Many Clinicians Don't Discuss Hospice Care with Terminally Ill Patients, Study Shows

Sep 18, 2009

(PhysOrg.com) -- Many clinicians whose chronically or terminally ill patients might benefit from learning about hospice care are not having these discussions, according to recent findings by Yale School of Medicine researcher Terri Fried working with medical students John Thomas and John R. O'Leary.

Their report was published this summer in the .

"Lack of communication between clinicians and their patients with advanced illnesses appears to be a significant barrier to hospice utilization," said Fried, professor of internal medicine (geriatrics). "Addressing this barrier would likely require clinicians to shift the focus of hospice away from the patient's prognosis and towards the patients' symptoms, care needs and preferences."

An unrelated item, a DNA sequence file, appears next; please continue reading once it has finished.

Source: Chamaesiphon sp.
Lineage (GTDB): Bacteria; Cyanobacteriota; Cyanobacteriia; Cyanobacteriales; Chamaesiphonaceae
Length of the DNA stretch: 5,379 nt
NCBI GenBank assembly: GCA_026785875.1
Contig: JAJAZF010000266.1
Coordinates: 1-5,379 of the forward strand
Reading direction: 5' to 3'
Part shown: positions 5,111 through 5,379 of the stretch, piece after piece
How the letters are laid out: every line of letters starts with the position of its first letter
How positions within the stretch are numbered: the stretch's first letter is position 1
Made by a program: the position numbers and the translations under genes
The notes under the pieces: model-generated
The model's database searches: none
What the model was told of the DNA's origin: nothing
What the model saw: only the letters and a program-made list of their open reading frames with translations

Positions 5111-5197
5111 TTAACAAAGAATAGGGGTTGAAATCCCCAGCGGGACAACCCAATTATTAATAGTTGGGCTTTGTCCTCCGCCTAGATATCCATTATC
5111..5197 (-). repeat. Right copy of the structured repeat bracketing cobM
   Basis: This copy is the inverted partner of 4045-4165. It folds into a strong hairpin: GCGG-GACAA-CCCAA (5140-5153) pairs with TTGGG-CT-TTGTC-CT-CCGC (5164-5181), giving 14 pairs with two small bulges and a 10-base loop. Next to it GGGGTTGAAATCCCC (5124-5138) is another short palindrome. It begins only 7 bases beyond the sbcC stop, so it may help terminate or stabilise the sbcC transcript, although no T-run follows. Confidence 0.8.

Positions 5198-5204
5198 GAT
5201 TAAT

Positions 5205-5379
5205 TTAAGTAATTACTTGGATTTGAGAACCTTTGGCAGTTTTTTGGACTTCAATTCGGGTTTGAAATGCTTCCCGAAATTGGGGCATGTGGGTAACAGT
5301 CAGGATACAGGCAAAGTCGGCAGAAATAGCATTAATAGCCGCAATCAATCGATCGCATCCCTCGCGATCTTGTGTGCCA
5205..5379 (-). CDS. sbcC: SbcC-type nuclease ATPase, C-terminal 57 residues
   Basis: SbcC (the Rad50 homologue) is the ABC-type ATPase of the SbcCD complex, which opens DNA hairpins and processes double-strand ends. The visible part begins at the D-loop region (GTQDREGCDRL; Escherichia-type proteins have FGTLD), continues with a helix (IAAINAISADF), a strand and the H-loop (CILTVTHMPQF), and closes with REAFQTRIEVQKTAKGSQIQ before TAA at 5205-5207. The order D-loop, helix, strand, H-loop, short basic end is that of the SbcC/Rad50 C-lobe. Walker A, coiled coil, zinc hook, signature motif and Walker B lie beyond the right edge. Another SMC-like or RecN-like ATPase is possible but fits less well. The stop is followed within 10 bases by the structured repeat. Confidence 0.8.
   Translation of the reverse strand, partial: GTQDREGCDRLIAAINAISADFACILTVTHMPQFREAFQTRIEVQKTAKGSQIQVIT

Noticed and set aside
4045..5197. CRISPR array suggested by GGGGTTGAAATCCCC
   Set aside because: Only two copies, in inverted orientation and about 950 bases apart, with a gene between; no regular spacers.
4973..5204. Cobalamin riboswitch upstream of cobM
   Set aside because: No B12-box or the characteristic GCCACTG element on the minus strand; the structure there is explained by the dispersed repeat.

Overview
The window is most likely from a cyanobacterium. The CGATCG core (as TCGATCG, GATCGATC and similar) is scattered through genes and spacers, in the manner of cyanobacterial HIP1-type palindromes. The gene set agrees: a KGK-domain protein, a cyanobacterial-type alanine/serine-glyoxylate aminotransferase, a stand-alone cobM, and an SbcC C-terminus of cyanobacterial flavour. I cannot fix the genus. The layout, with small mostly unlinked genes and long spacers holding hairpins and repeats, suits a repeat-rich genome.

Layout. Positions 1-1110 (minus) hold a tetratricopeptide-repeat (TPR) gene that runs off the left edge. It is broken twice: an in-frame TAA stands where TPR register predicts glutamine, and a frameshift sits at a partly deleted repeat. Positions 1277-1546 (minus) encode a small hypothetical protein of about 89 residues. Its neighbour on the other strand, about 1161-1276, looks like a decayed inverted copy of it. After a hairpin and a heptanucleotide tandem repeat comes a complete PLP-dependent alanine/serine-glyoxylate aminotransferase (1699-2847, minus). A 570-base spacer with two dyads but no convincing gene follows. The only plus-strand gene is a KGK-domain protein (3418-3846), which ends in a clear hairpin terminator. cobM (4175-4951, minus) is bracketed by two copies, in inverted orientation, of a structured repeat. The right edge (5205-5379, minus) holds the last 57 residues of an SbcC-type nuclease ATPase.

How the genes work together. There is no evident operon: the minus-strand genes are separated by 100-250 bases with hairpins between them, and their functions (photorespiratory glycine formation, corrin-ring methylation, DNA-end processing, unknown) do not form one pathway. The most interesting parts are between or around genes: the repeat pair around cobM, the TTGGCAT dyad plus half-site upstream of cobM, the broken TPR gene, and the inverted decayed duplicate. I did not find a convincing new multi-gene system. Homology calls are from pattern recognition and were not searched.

Past studies have shown that provides quality care for patients at the end of life, with a high satisfaction rate for patients and families, but that this service is underutilized. The study included 215 patients over age 60 with advanced cancer, chronic ob structive pulmonary disease or .

Provided by Yale University (news : web)

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User comments : 1

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mvg
not rated yet Sep 18, 2009
Why is this?

Likely because Drs. and hospitals make an obscene profit from prolonging the death of patients who have not the slightest hope of recovery. They milk medicare and insurance for the last dime and THEN let the patients die.

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